Idaho Dispatch

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Op-Ed: Dealing with the Homeowner’s Property Taxes

By • December 11, 2020

During the 2020 session the Idaho Legislature, responding to taxpayers complaints concerning the extreme annual increase in residential property tax, developed and fumbled two bills. One of which would have partially stopped the tax increase and freeze taxes for one year to fix the problem was generated in the House and one that would have actually increased the tax burden, came from the Senate. Neither passed.

While working closely on the issue the Concerned Citizens of Canyon County Committee (CCCCC) supported the House Bill, however most of our committee opposed the Senate Bill sponsored by Senator Rice of Caldwell.

What became apparent was the nearly absolute misunderstanding of our legislators concerning property taxation, the application and the structure thereof which the Senate bill clearly displayed. Because of this fiasco which cost Canyon County qualified homeowners in excess of $14 million in property taxes for 2020 and will again in 2021, the legislature formed an Interim Committee entitled the “Property Tax Working Group” (PTWG). The intent was to study this debacle and develop the cause and cure. Unfortunately with Senator Rice as co-chairman they failed.

Their first of six meetings occurred 7-17-2020 and the most recent 11-19-2020. The agendas, discussion and names of this committee can be found at this site, . (The dialogue/minutes, from the last three meetings has not been recorded.)

This committee did discuss and prepare legislative drafts to update the Circuit Breaker and to allow schools to use impact fees. They also discussed and support a new state data base, “Transparent Idaho”, which will clearly explain and identify all property tax so that the confusion witnessed this past year will not be repeated.

The reason the PTWG was formed, to resolve and correct the recent increase in residential property tax from 10-30% annually was only discussed during the third session and then basically overlooked. They failed to develop an opinion nor did they discuss legislation that would correct this problem.

How did this problem occur?

During the legislative session of 2016, the legislature passed a bill that allowed the first $100,000 or 50% whichever was less of the assessed value of a home to be exempted from taxation. Residences at that time reportedly paid 44.8% of the state’s total property taxes. The residential exemption was capped at that rate, when the recent rapid rise of home prices began, but Commercial and Agricultural values flattened or fell. This caused the massive increase of residential value to carry up to 70-80% of the property tax burden.

We advised the PTWG that removing the 2016 cap on value and allowing a 50% exemption on the average valued home, not statewide, but within each county annually would shift the undue property tax burden back toward the commercial and agriculture share and rebalance the three categories which would
reduce the tax burden on residential up to 30% in the higher valued counties. As they did not do this, qualified homeowners have paid an estimated $14 million in extra property tax in Canyon and $38 million more in Ada Counties during 2020 than they should have and will again in 2021. What can you do?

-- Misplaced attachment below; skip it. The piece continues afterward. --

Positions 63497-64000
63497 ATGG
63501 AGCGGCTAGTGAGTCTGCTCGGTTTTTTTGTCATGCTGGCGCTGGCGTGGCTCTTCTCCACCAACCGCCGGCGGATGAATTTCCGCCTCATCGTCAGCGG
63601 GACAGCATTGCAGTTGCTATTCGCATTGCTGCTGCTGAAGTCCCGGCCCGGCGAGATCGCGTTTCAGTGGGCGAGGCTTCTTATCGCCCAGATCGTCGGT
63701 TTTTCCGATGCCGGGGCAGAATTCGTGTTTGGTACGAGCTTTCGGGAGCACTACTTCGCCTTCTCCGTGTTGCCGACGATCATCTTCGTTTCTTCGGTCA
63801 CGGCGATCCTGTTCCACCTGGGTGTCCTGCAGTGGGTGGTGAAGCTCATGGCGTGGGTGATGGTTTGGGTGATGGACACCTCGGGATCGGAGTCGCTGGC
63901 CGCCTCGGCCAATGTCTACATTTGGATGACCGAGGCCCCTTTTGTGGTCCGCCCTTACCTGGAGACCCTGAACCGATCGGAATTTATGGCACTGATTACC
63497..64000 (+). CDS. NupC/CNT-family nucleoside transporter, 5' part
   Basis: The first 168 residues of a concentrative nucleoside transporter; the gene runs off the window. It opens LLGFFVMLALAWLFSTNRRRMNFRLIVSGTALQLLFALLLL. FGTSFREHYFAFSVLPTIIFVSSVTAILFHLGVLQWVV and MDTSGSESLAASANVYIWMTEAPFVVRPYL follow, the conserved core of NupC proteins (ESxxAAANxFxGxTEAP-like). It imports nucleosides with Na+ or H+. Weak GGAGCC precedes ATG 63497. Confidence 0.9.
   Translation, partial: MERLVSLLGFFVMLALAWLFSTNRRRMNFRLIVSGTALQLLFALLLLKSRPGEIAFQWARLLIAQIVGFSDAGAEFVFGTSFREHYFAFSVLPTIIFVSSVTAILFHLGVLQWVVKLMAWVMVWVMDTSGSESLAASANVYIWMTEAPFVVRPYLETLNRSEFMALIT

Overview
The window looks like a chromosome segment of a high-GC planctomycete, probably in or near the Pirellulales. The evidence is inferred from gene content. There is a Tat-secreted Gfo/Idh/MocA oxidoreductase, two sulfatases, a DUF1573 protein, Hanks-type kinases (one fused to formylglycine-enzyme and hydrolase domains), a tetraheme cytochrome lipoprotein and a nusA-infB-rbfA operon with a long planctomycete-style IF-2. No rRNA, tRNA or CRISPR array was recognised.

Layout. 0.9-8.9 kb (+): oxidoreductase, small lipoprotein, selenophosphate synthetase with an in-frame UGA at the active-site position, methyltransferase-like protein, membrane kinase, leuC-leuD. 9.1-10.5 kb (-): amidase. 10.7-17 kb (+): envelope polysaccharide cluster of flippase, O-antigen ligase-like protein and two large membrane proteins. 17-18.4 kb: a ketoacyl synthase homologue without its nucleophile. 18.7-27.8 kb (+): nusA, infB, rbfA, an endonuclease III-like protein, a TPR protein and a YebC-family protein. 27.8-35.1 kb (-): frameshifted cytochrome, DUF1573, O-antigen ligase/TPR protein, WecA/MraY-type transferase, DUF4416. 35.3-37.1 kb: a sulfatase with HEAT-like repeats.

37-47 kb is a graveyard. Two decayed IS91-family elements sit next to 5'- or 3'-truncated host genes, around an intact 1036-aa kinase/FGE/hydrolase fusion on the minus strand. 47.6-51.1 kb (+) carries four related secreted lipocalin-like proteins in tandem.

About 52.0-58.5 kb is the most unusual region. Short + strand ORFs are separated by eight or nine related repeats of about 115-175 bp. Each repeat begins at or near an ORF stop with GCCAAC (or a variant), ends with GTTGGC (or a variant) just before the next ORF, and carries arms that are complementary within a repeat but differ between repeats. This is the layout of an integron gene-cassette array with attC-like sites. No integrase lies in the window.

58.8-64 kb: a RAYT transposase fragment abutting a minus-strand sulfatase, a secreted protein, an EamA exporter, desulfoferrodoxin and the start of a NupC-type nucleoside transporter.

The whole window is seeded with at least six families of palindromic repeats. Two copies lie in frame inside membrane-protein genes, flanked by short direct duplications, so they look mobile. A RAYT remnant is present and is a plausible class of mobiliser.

As citizens and Taxpayers, it would help them focus on this if you the citizens, would email your legislators on this issue. You will find the email addresses of all legislators at these sites.

CCCCC site is

Amazon Outlet

Tags: Concerned Citizens of Canyon County Committee, Jim Rice, property taxes, Ron Harriman

5 thoughts on “Op-Ed: Dealing with the Homeowner’s Property Taxes

  1. Primary Homeowner taxation is the most immoral BS government taxation!
    Especially now when government no longer feels an obligation to the tax payer.
    If money isn’t being made on the property, it should NOT BE TAXED!!!

  2. Also agree with Barb! We get punished (and therefor discouraged) from improving our own property.
    Additionally, all levels of government are contributing to the destruction of the economy and people’s livelihood, which in my opinion is likely on purpose. And then, as has been done so many times in history, they’ll likely want to raise (property) taxes to the point that they turn the vast majority of us into property-less miserable serfs. We The People must stop this!

  3. I like the idea of having a low cap on the tax and then also changing it to a mortgage tax that once the mortgage is paid off the tax is no longer applicable to your property and you truly own it. The notion of paying a kind of rent on the property you own is ludicrous. Most people have mortgages so this won’t change the bottom line too much but it will protect the concept of property ownership that has taken a back seat to policy or political handouts. On that note, the other thing that should be done away with is any connection between this particular tax and schools since that has been used to justify enormous increases in the tax to satisfy the various interest groups within public education.

  4. People buy their property with taxes money and all improvements are made with taxed money. You work for thirty years (+/-) and pay your mortgage off but you still don’t own your property. You may have the title deed to the property but if you fail to pay property taxes then the government takes the property. Property taxes need to be eliminated or at the very least the property that has no mortgage should be exempt.

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